No, I personally don't agree with Eli that he should be able to protect his trademark in relation to other breweries using the term Cascadian Dark Ale and I voiced that opinion to Walter Cosman, President of Steamworks Brewing Company, last summer. As pointed out by Chad on his blog Hoplog, used in that way, Cascadian is a descriptor for a style of beer. If breweries were calling their beers Cascadia Lager, or Cascadia IPA, I could see Eli's point, but when they are using Cascadia in reference to describing the CDA style, I think the trademark infringement has no traction. Cascadia Dark Ale in that sense is like using lager, stout or India Pale Ale. Many breweries are now trademarking the names of their beers to protect their branding. But protecting a brand and protecting a term that describes something, in my opinion, are two different things.
But what do I know about the law and my opinion obviously is not one Eli Gershkovitch agrees with.
And no, I personally don't buy "Team Steam's" assertion that Eli's actions were, "the best course of action so as to preserve the integrity of the name 'Cascadia' for true craft breweries not for large multinational breweries." And no, I did not buy the spin put out in the response from Steamworks painting the picture that Eli and Steamworks are David fighting the evil Goliath, in the form of Molson Canadian, or that Eli is the benevolent but misunderstood defender of the craft beer community who, out of the goodness of his heart, would allow other craft breweries to buy the license to use his trademarked term Cascadia.
I do hope Eli finds a way to save face and back down on this whole issue and I think opposition from other craft breweries and consumers in general is essential, but I would ask that if you are voicing dissent you do it in a constructive and respectful way. Calling Eli names and making statements like "Steamworks suck" on-line is only going to anger him and make him dig in his heels. But if enough people send him well written and well-thought out, intelligent communications about why what he is doing is wrong, maybe, just maybe he will see the light and truly act in good faith as a stand-up member of the BC craft beer community.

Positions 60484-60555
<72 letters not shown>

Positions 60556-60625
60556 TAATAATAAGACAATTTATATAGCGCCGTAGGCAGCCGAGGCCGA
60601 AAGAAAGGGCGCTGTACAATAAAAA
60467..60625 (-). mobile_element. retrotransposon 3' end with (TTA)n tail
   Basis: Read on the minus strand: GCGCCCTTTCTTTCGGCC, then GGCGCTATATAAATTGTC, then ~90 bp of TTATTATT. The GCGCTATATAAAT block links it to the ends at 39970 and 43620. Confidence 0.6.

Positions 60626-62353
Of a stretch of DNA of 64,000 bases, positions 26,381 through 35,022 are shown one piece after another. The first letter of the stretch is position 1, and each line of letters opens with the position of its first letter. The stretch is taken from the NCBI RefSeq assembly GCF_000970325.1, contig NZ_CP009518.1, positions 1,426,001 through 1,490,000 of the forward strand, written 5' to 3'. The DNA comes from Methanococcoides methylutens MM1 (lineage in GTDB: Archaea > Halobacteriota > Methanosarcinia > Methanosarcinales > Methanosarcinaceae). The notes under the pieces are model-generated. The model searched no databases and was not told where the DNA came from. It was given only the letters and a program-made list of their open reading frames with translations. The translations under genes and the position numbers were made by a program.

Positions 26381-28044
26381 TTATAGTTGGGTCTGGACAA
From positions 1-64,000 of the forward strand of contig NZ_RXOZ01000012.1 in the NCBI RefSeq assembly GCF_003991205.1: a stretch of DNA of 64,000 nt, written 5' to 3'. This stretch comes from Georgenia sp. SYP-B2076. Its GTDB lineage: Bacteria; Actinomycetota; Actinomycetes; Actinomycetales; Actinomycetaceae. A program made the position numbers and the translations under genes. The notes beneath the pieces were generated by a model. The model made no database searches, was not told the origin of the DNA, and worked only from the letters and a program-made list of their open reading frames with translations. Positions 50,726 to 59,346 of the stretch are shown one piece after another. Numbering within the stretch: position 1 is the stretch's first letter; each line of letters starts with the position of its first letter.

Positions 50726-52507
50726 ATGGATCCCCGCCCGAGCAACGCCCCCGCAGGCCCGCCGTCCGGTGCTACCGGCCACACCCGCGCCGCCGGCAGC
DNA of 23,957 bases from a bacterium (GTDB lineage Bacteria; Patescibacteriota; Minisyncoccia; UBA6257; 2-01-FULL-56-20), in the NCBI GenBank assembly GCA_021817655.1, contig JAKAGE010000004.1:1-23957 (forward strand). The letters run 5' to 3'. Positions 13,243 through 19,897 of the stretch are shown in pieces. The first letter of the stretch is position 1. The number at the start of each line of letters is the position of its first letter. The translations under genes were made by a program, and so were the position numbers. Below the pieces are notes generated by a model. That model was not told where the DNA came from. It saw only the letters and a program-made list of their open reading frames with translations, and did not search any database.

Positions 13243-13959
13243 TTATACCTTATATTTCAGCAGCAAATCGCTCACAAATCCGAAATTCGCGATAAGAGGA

In the meantime, we as consumers can continue, unimpeded, to enjoy our CDAs even if the breweries do not use the term Cascadian Dark Ale until this whole issue gets cleared up.
I'd like to point out that the brand that Steamworks trademarked was Cascadia Cream Ale, whereas the beer style is always (to my knowledge) written as Cascadian dark ale, as in not a beer named Cascadia but a beer from Cascadia. It would be like Vancouver Island Brewery telling other brewers to stop saying that their beer is from Vancouver Island.ReplyDelete
Here's why it's a consumer issue:
Which do you think is more likely -- that Deschutes and HUB will change the name, the label and the marketing of their beer to respect Steamworks' trademark, or that they will stop exporting their beer to Canadian markets?
Brewed Awakening (The Province's beer blog) has already raised this as an issue: